That day, everywhere was so hot and everything was just irritating me so much that I actually thought about packing up the akara and going home to sleep. But I knew Mama may shout and then tell me again how she started selling market at 8 years old and not only that, but sold everything, everyday, under this type of harsh heat.
I also calculated the more important thing, which was that with Mama’s sickness then, if I did not work, the only real option was to suffer like the rest. I didn’t want to suffer. I just wanted to go back to school.
So I bought pure water to wash my face and drink and I stayed, until 7 o’clock when the clouds started to become very grey and come down slow slow, as if they wanted to sit on top our heads.
By that time, I only had one out of the thirty five akaras left, and the people on the road were vanishing small by small, and other traders started walking home, so I just went too.
On my own way home, I saw Akan sitting inside the boat with his father, but he did not see me. The man had been teaching him how to fish for how long now, because in his words: it’s not that he doesn’t like that his son likes books oh; but left to the boy, he would chase his books and chase them until there were no more books to chase, and that’s how one day he’d realise that in this Lagos, no be book person go chop. After all, he asked, no be for school dem dey even dey kidnap children nowadays?
Akan was the smartest in our class.
The day he left school, Akan’s eyes were red and he was telling everybody that he had Apollo — and they used their mumu brains to believe him; but obviously, as his real friend, me I secretly knew the truth, and when everybody was playing, I used style to tell him.
“You can never hide from me.”
I thought he would just ignore me until later, but he took me to the back of Mr Ayeni’s class immediately and my friends were coughing and making funny funny noise because they thought maybe he was going to do something like kiss me.
When we got there, I could see that he was trying his best but suddenly, he started crying and crying, and after raising his head up from my shoulder, he said, I just, I just feel like dying. I know that the remaining cry was still inside Akan’s throat because it was dragging his voice back inside as if it did not want me to hear. But me, I heard.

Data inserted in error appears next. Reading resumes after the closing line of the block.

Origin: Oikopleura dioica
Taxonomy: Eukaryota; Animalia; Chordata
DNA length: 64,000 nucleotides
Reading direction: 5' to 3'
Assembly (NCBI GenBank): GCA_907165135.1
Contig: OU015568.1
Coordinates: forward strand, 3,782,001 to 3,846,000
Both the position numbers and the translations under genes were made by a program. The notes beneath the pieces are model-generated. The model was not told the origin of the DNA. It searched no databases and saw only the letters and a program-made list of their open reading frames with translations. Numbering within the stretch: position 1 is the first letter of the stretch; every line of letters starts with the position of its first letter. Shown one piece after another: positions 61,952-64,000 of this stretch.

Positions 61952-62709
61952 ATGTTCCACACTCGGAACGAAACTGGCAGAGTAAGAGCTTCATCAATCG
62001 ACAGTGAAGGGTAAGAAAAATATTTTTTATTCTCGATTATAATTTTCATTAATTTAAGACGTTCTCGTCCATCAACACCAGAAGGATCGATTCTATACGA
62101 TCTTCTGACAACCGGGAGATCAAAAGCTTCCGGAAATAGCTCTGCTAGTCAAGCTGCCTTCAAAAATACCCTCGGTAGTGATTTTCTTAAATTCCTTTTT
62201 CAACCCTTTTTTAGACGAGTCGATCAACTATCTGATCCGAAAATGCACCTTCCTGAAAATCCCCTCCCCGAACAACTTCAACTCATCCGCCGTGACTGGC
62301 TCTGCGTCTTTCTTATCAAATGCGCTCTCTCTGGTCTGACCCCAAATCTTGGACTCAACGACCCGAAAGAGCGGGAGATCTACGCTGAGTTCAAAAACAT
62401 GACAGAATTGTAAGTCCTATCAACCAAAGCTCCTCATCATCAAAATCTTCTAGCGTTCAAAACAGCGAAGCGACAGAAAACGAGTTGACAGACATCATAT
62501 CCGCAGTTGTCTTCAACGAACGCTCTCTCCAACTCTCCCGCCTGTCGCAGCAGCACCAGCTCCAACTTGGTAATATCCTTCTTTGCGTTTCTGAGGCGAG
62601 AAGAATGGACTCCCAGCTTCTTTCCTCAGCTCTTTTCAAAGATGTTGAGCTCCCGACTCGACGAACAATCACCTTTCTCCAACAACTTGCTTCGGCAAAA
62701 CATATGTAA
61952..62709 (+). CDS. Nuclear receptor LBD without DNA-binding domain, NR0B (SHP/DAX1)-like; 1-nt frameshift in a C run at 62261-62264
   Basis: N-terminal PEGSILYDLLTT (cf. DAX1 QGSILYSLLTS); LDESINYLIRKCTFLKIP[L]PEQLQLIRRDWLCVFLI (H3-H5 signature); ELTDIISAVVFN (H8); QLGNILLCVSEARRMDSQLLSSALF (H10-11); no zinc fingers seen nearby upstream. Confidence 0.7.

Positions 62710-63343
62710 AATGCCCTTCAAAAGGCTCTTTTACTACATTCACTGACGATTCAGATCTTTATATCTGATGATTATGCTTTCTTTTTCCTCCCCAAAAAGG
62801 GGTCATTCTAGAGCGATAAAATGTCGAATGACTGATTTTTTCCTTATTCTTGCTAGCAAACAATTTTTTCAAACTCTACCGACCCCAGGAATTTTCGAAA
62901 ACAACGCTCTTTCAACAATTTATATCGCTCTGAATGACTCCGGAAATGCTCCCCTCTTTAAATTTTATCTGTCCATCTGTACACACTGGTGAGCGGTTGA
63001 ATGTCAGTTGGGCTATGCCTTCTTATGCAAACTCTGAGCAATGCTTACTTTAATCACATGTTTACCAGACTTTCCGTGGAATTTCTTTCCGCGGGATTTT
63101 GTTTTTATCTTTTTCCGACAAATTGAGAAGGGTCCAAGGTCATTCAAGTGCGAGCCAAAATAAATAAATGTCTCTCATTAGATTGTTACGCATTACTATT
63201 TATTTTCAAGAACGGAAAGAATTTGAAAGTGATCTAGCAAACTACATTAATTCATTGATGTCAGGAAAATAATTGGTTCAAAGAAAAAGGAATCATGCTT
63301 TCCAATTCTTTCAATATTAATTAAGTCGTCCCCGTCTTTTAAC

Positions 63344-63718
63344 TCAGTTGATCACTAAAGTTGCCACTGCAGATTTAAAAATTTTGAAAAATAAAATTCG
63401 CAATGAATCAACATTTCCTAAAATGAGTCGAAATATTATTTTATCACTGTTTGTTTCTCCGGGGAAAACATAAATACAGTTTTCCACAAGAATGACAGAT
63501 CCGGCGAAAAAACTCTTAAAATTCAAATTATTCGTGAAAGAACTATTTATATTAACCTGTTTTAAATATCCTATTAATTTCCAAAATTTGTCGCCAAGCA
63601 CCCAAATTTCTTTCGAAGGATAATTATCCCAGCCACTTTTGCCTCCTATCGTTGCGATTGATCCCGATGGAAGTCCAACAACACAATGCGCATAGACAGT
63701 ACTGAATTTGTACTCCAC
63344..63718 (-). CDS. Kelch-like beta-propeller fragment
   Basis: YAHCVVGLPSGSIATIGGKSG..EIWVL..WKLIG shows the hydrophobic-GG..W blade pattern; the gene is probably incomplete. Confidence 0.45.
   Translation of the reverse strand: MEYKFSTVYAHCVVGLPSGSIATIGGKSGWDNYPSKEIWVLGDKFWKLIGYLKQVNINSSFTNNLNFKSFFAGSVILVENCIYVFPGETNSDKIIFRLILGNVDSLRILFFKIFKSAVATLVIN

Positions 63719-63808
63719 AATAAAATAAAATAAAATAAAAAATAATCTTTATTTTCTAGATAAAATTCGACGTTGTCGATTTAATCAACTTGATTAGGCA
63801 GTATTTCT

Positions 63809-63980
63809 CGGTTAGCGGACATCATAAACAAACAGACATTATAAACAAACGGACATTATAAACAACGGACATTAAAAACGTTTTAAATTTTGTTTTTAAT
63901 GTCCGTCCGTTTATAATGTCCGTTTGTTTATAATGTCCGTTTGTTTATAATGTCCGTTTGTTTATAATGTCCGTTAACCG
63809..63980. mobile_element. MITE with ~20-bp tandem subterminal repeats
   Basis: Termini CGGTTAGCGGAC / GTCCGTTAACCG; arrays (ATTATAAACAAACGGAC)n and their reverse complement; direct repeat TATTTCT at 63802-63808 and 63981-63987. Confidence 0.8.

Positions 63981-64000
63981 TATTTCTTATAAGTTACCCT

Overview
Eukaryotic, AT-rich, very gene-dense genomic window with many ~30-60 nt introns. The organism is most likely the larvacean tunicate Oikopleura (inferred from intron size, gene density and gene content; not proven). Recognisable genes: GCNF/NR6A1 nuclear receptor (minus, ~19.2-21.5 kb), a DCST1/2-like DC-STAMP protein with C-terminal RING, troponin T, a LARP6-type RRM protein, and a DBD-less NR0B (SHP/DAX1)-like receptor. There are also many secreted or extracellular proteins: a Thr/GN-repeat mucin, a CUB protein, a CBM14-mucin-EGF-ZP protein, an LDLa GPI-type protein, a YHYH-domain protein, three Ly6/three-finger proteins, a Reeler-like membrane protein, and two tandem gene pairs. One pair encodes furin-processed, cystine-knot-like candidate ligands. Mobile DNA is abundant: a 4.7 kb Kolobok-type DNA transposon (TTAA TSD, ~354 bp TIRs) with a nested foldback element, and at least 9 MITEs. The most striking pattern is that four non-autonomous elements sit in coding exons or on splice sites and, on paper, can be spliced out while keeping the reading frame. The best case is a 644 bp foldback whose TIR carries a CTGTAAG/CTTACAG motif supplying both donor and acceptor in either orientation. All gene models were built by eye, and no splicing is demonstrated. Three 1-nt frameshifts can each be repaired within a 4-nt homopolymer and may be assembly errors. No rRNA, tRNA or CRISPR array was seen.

When he left, even though I did not see it, I knew that our friendship stood up with him and left. Because that was exactly how I lost Simbiat, and Miriam, and then Mary.
I just wanted it to stop. I wanted money to stop stealing from us. I wanted my friends to stop falling away like maybe my life was an open hand and they were sand.
Anyway, I got back home when it was already dark. I tried to enter quietly because I thought Mama would be sleeping. But she was not. Instead, Mama was sitting at the edge of the bed and coughing as if there was a big drum inside her chest. At first, I sat down close to her and kept saying sorry mama, sorry mama, but her body was hot as if the sun was hiding inside. I ran to go and fetch water so that I could bathe her and calm her body down.
When I came back, people had already gathered round our house. Mama Mary was crying and other people were blocking the door and making painful sounds. Our compound people gathered together, but they did not touch me. They were just looking at me as I was looking inside the house. Akan was there too and I could see tears on his face.
I knew immediately; I am not stupid. But I did not cry.
When my father came to see me for the first time in 10 years, I did not cry. When 2 months later, I started working as a housegirl in Ikoyi, I did not cry. Even when my Madam asked me to be calling her Mummy, me I did not cry.
It was almost a year later, after I heard the scream and ran up, only to see Madam’s child on the floor. It was after the boy raised his face up and I saw blood covering everywhere; after they had rushed him to the hospital and I entered the bathroom to fetch water to mop the floor. Those ones affected me too, because the boy really injure and I was so afraid of what Madam will do. But Madam kept saying it’s okay it’s okay, he will be fine — and as I was just worrying, worrying, I didn’t even know when I carried the bucket and put it on my head. It was after I had left the bathroom and come back to the parlor and was ready to bring the bucket down to start mopping that I started crying.
Because that day, nobody knew, but with one more akara still waiting inside the house, Akan who I had just pitied, standing there with his father crying for me and that sick feeling of aloneness sitting with the bucket of water on top my head, it was me that died.